Corporate America is downsizing its real estate footprint as companies allow more employees to work from home, a growing threat to the bottom line of owners of traditional office buildings and a sign that companies are looking for ways to cut costs as a result of the coronavirus pandemic.
NEW YORK: Corporate America is downsizing its real estate footprint as companies allow more employees to work from home, a growing threat to the bottom line of owners of traditional office buildings and a sign that companies are looking for ways to cut costs as a result of the coronavirus pandemic.
A Reuters analysis of quarterly earnings calls over the past week revealed more than 25 large companies plan to reduce their office space in the year ahead, a move designed to reduce the second-largest expense after payrolls at corporations.
Energy company Halliburton Co said it intends to close more than 100 facilities. Financial services company State Street Corp said it is going to nearly double the workers assigned to one office before adding additional space, based on the assumption that a significant portion of its workforce will continue to work from home even after a vaccine for COVID-19 emerges. Bedding company Sleep Number Corp plans to slow the growth of its total square footage as more consumers shop online.
“You should expect and hold us to a much lower footprint really starting quite soon,” State Street Corp’s CEO, Ronald Philip O’Hanley, said on the company’s July 17 earnings call.
Regions Financial Corp, meanwhile, told analysts: “Whether through increased use of hoteling, work from home or modified scheduling, we are confident overall office square footage will continue to decline,” as some workers share desks or stop coming into the building.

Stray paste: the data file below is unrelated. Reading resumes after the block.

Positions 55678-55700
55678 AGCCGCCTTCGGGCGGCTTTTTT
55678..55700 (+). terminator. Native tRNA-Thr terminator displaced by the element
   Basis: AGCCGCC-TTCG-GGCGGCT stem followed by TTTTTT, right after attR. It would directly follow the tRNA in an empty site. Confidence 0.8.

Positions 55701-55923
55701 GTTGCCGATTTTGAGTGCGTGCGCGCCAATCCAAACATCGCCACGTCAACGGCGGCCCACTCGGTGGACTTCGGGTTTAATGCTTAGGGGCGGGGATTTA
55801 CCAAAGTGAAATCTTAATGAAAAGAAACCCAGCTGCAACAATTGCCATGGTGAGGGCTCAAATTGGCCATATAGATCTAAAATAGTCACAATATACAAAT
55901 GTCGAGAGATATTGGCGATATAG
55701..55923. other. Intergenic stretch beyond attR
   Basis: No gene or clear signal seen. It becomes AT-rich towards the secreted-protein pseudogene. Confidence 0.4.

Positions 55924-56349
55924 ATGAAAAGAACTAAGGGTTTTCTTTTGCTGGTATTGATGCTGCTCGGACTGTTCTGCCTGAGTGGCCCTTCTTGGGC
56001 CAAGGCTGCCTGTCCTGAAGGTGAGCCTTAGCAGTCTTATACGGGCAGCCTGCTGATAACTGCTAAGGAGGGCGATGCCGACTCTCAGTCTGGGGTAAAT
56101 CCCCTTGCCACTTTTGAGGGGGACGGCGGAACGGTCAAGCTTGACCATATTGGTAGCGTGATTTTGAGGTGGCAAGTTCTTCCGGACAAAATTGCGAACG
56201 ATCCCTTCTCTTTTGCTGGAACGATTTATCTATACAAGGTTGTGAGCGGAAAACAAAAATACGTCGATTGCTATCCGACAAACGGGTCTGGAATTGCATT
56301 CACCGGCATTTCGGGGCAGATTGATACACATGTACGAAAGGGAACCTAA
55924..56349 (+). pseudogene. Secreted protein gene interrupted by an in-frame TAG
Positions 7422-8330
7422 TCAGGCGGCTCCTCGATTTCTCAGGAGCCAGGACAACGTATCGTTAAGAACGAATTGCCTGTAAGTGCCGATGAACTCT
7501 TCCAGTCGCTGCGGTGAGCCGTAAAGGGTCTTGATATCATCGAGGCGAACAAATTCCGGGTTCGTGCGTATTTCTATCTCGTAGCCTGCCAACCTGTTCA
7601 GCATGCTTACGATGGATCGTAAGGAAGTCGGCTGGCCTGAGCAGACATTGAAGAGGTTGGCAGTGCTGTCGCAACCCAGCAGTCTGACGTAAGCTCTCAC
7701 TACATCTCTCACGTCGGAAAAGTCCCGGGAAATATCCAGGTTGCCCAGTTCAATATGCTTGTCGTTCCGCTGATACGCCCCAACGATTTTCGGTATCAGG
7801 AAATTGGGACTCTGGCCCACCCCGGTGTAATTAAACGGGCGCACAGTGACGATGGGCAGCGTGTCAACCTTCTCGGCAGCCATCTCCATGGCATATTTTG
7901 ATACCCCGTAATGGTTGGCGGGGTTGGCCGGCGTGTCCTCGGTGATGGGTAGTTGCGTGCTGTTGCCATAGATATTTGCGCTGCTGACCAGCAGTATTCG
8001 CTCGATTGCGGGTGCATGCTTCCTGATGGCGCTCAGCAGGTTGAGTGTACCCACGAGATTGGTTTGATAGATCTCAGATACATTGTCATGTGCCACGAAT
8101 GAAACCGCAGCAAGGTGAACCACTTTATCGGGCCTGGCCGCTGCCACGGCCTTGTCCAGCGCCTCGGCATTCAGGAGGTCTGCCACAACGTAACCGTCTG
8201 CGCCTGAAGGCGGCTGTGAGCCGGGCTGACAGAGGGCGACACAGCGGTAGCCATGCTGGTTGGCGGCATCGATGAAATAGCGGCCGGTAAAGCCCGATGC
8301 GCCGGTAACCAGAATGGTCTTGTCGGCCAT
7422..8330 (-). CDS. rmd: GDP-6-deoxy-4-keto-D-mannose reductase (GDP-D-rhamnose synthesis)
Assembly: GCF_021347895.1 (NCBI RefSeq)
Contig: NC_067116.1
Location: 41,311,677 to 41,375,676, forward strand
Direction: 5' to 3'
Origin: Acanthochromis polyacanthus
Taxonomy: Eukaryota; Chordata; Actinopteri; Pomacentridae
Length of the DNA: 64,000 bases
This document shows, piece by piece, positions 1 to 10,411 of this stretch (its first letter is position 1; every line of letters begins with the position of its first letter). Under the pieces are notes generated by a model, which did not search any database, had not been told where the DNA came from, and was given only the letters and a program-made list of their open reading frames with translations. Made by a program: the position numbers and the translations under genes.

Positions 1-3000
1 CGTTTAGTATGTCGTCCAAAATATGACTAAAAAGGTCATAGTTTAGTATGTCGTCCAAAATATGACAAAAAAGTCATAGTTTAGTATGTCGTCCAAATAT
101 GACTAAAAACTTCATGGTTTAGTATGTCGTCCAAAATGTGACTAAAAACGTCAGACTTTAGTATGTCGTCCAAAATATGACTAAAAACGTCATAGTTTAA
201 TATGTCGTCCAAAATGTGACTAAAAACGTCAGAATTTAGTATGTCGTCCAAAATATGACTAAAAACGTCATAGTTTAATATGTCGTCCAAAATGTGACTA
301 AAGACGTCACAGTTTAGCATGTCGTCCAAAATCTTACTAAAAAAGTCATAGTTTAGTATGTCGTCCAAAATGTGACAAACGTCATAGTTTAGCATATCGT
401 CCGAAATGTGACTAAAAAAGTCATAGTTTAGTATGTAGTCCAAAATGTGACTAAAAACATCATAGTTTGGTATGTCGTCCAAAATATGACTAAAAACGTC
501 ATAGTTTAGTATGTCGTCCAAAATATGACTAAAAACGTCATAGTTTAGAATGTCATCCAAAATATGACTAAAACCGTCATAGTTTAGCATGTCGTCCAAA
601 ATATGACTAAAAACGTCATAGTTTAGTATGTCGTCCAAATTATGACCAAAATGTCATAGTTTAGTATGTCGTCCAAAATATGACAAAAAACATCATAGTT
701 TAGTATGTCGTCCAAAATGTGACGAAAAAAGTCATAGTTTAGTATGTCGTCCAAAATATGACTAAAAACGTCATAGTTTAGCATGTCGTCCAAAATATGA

Analysts say the plans to cut back on real estate are likely the first wave of cost-cutting measures to hit office workers as companies try to maintain margins going into what may be a long recession. So far, the majority of the 14.7 million U.S. jobs lost during the pandemic have been in hard-hit areas such as restaurants, travel and retailers.
Reductions in office spending could likely be followed by layoffs and investments in technology that should help improve productivity with a reduced workforce, said Bill McMahon, chief investment officer of active equity strategies at Charles Schwab.
“Clearly, we’re seeing businesses starting to rationalize their physical plants and at some point they will turn to labor too,” he said.
Morgan Stanley in June forecast that work-from-home policies will increase vacancy rates in office buildings. Vacancy rates in New York will reach 10per cent-12per cent in the next two to five years from 8.7per cent now, while San Francisco will reach 7-9per cent from 5.8per cent, it predicted.
So far, concerns about declining office space use have not hurt commercial mortgaged-backed securities, with the iShares CMBS ETF up 4.4per cent for the year to date.
While companies tend to cut back on their real estate needs during typical recessions, the last four months of economic lockdown have shown that many workers can remain productive at home, said Danny Ismail, an analyst at independent research firm Green Street Advisors. As a result, the cutbacks that companies are making are more likely to be permanent, he said.
“Every company just went through a mass work-from-home experience and for the majority it was mostly positive,” he said.
Green Street Advisors expects that up to 15per cent of U.S. office workers will likely remain remote once the coronavirus pandemic is contained.
That reduction in necessary space will most likely hurt real estate investment firms with large exposures in cities such as San Francisco and New York as workers are expected to be given more freedom by employers to live in lower-cost areas away from the coasts, Ismail said.
“Even before COVID-19, you’d seen a migration from majority coastal cities along the Northeast and West Coast to Sun Belt markets,” he said, referring to the region stretching from Florida to Southern California, collectively known as the Sun Belt. “We think that will accelerate in the future as the cost of living, quality of life and ability to keep your job is much better in a post-COVID-19 world than before.”
(Reporting by David Randall in New York; Editing by Megan Davies and Matthew Lewis)